Mercedes driver Lewis Hamilton was gifted victory at the Russian Grand Prix as Ferrari messed up a race which was theirs to win but instead lost, and furthermore added more fuel to the rivalry between their drivers.
It was a race of two halves with Sebastian Vettel stealing the lead in the drag to Turn 1 from the start, with pole starting teammate Charles Leclerc chasing. That’s how it remained until just over the halfway mark.
Meanwhile, the Ferrari pit were commanding Vettel to allow Leclerc past but the German remained upfront delivering a blistering pace that his teammate struggled to match.
The obvious call, without making it the drama it became, was to allow Leclerc to undercut, which is exactly what they did eventually. Vettel emerged from his stop behind Leclerc but with much fresher tyres.
Then it all came to an end as Vettel reported a “K-failure” and was told to park the car which he did. His race was over, his only reward was Driver-of-the-Day as voted by fans.
A virtual safety car ensued and became a full safety car when the brakes failed on the hopeless Williams of George Russell. He crunched into the wall.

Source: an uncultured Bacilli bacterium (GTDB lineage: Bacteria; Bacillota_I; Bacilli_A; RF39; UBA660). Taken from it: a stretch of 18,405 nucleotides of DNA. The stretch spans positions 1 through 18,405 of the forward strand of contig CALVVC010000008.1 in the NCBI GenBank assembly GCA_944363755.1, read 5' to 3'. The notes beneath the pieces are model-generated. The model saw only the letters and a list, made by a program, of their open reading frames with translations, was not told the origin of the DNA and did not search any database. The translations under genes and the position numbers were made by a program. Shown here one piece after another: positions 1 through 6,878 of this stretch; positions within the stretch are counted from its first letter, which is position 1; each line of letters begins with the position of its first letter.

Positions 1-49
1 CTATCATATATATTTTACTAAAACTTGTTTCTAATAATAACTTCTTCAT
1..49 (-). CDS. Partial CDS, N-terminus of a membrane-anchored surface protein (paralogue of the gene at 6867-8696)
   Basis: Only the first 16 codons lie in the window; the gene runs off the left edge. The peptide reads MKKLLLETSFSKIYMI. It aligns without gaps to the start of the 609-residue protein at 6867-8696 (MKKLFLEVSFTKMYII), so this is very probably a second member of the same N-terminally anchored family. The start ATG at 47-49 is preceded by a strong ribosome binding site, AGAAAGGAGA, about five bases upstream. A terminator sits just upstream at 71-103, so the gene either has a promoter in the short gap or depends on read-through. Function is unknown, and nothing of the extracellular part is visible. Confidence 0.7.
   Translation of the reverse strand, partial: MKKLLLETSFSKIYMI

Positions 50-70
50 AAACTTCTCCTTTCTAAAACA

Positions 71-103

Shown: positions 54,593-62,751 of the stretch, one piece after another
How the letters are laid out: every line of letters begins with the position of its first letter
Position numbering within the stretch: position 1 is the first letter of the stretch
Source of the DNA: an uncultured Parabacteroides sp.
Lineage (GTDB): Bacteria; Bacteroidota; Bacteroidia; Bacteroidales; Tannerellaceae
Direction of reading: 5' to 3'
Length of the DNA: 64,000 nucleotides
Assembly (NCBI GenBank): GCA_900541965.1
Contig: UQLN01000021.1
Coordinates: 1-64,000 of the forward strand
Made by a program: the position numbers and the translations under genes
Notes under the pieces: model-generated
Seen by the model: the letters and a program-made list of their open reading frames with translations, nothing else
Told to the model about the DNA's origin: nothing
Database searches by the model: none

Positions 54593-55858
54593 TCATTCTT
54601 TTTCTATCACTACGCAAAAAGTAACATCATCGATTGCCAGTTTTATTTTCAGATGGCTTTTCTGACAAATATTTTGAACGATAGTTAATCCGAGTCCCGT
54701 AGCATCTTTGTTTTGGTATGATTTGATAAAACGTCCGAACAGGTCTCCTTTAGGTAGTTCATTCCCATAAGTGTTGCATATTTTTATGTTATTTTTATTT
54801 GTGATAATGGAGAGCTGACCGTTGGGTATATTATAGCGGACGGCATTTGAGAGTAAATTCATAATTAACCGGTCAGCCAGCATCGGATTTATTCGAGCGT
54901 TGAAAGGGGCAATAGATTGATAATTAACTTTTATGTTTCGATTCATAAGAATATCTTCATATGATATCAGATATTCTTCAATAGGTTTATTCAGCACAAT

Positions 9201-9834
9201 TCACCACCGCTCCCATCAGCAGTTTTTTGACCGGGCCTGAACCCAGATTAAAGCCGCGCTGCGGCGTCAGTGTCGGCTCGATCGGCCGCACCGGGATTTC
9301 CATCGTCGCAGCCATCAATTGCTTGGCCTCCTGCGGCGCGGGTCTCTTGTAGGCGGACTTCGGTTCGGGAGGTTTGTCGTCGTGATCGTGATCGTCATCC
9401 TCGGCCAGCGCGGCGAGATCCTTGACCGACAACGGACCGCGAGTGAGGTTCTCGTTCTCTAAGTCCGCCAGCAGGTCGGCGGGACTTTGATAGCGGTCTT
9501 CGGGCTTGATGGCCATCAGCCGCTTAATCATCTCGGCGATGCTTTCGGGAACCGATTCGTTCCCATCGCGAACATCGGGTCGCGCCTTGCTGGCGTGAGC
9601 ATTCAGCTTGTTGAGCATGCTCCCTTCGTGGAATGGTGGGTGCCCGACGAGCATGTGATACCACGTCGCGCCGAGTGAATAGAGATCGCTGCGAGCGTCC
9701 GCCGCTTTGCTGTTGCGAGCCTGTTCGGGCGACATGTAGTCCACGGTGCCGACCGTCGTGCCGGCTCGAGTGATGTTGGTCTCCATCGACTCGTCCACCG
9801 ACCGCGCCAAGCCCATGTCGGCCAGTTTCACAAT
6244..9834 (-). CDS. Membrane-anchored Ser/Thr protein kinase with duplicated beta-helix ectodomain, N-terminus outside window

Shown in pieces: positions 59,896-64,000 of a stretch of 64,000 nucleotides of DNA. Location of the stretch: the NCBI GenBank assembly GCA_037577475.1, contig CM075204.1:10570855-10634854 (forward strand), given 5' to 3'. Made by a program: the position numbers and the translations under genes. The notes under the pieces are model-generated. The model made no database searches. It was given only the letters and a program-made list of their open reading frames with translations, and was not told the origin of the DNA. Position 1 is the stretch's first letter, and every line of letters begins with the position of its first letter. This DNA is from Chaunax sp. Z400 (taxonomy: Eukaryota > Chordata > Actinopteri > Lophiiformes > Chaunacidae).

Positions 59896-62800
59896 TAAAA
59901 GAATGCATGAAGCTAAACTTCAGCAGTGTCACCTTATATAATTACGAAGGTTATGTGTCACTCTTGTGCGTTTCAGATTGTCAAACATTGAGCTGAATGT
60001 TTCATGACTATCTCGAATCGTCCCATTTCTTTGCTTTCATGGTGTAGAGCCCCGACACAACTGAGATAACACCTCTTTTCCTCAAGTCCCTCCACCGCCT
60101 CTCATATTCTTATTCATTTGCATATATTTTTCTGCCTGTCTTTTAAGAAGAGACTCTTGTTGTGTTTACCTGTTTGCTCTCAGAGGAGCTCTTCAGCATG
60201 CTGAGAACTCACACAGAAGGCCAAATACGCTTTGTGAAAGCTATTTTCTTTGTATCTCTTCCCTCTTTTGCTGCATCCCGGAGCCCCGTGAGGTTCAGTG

Mercedes pitted their pair upfront, while Ferrari took a lap longer to bring in Leclerc and that made the difference. When he emerged he was behind the silver cars in third where he remained despite a number of attempts the Ferrari could not find a way past.
Leclerc said afterwards, “At least we are quite consistent. It’s good to be back on the podium – a shame for the team to not have the second car up here. On our side an OK race, Mercedes are still very quick on the race runs, a lot quicker compared to qualifying.
“I will always trust the team but the tactic was me giving the slipstream to be one-two at the end of the straight, which happened but then I… I don’t know. I need to speak to the team to know the situation better,” added the Ferrari driver.
Thus Hamilton scored an unlikely victory which takes him a step closer to a sixth F1 world title, with Bottas making it a one-two and thus ending Ferrari’s three-race streak. Leclerc was third on a day his team again shot themselves in the foot.
Hamilton said afterwards, “It’s incredible to have this result today considering how quick [Ferrari] were off the start. Just keeping up with them was the real incredibly hard task. But we haven’t given up and we keep pushing. Honestly, I try not to think about the championship. One step at a time, one foot in front of the other – we don’t want to stumble.”
Ferrari’s implosion should not detract from what Mercedes achieved without the best car. They lacked the firepower a day earlier, but that potent race pace remains and this was evident with Hamilton hammering the fastest lap too. The bounced back in champion style, that their rivals helped cannot be denied.